Lecture

Lectures focus on core economic theory econometric methodology.

20
Private study

Individual study of issues of econometric theory and methodology, reading academic papers and texts. Students will also be expected to practice statistical software techniques between classes.

160

Transferable skills

  • Literacy - Proficiency in reading and writing through a variety of media
  • Numeracy - Proficiency in using numbers at appropriate levels of accuracy
  • Computer Literacy - Proficiency in using a varied range of computer software
  • Self-Management - Able to work unsupervised in an efficient, punctual and structured manner. To examine the outcomes of tasks and events, and judge levels of quality and importance
  • Exploring - Able to investigate, research and consider alternatives
  • Information retrieval - Able to access different and multiple sources of information
  • Critical analysis & Problem Solving - Able to deconstruct and analyse problems or complex situations. To find solutions to problems through analyses and exploration of all possibilities using appropriate methods, rescources and creativity.

Subject specific skills

  • Abstraction. From the study of economic principles and models, students see how one can abstract the essential features of complex systems and provide a useable framework for evaluation and assessment of the effects of policy or other exogenous events. Through this, the typical student will acquire proficiency in how to simplify while still retaining relevance. This is an approach that they can then apply in other contexts, thereby becoming more effective problem-solvers and decision-makers.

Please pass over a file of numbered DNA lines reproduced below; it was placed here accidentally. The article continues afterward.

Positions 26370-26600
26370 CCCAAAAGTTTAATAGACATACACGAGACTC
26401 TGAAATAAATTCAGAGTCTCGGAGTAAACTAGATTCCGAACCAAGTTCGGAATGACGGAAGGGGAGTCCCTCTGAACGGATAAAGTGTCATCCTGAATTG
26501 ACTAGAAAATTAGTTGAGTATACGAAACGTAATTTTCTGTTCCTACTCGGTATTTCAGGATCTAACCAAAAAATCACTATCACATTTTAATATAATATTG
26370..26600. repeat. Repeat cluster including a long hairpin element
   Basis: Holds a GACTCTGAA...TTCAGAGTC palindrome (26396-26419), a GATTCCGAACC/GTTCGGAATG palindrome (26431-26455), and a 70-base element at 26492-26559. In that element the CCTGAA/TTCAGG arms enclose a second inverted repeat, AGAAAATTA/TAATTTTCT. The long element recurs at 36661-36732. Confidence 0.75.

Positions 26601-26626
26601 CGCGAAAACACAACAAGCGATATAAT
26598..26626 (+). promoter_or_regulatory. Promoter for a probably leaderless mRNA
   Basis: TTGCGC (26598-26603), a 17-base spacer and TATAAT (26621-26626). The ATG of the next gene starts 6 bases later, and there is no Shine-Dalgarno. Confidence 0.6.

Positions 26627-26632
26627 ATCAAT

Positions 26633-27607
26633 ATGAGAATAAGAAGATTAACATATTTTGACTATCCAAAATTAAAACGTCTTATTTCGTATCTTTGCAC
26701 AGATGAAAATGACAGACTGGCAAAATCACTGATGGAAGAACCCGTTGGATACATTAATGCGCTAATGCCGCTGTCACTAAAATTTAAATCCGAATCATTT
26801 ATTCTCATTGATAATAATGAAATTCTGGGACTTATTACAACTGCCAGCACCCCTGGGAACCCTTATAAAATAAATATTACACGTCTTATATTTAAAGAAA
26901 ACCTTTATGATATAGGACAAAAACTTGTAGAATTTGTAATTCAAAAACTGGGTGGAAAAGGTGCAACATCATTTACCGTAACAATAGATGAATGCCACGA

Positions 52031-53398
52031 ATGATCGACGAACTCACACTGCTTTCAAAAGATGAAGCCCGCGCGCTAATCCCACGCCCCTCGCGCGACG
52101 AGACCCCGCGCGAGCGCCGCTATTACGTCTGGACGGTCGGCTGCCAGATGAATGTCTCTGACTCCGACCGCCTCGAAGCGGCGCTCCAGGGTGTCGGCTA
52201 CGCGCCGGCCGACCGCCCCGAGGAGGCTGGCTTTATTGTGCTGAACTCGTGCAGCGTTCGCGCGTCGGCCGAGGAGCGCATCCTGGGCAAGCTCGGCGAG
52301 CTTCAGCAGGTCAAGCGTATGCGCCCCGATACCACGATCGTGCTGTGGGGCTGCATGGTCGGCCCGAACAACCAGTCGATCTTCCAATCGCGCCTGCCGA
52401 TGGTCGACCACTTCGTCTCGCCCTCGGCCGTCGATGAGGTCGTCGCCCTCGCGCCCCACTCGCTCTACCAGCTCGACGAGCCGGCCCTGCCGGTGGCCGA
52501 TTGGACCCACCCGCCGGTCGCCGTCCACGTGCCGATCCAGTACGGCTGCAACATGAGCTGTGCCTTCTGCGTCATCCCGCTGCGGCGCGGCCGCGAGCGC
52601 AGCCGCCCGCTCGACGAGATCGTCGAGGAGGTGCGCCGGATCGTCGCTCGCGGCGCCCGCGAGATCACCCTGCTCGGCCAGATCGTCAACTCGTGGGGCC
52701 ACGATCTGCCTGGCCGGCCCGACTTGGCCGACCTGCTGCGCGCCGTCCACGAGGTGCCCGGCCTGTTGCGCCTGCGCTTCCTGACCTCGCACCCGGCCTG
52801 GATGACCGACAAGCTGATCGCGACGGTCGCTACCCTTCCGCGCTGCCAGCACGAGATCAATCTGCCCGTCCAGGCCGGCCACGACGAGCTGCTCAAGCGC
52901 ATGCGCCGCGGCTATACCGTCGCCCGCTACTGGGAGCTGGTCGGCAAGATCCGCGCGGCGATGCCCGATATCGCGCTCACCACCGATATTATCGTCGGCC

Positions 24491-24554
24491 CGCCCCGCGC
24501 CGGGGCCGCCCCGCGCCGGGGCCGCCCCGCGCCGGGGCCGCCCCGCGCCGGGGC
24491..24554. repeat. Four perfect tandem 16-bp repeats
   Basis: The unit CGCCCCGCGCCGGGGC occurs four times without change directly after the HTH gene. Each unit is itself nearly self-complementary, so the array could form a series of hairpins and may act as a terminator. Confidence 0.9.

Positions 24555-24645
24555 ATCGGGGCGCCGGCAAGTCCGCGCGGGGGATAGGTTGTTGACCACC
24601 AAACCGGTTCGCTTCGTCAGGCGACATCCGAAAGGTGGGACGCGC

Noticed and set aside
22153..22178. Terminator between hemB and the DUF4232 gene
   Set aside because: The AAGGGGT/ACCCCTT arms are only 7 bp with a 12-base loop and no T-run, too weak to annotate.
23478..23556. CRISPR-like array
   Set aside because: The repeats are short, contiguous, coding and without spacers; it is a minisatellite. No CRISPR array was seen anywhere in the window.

• Analysis, deduction and induction. Economic reasoning is highly deductive, and logical analysis is applied to assumption-based models. However, inductive reasoning is also important. The development of such analytical skills enhances students' problem-solving and decision-making ability.
  • Quantification and design. Data, and their effective organisation, presentation and analysis, are important in economics. The typical student will have some familiarity with the principal sources of economic information and data relevant to industry, commerce, society and government, and have had practice in organising it and presenting it informatively. This skill is important at all stages in the decision-making process.
  • Framing. Through the study of economics, a student should learn how to decide what should be taken as given or fixed for the purposes of setting up and solving a problem, i.e. what the important 'parameters' are in constraining the solution to the problem. Learning to think about how and why these parameters might change encourages a student to place the economic problem in its broader social and political context. This 'framing' skill is important in determining the decision-maker's ability to implement the solutions to problems.
  • Problem solving and critical analysis: analysing facts and circumstances to determine the cause of a problem and identifying and selecting appropriate solutions.
  • Research: the ability to analyse and evaluate a range of business data, sources of information and appropriate methodologies, which includes the need for strong digital literacy, and to use that research for evidence-based decision-making.
  • Numeracy: the use of quantitative skills to manipulate data, evaluate, estimate and model business problems, functions and phenomena.
  • Articulating and effectively explaining information.

Pre- and Co-requisite Modules

Courses including this module

Compulsory in courses:

Optional in courses: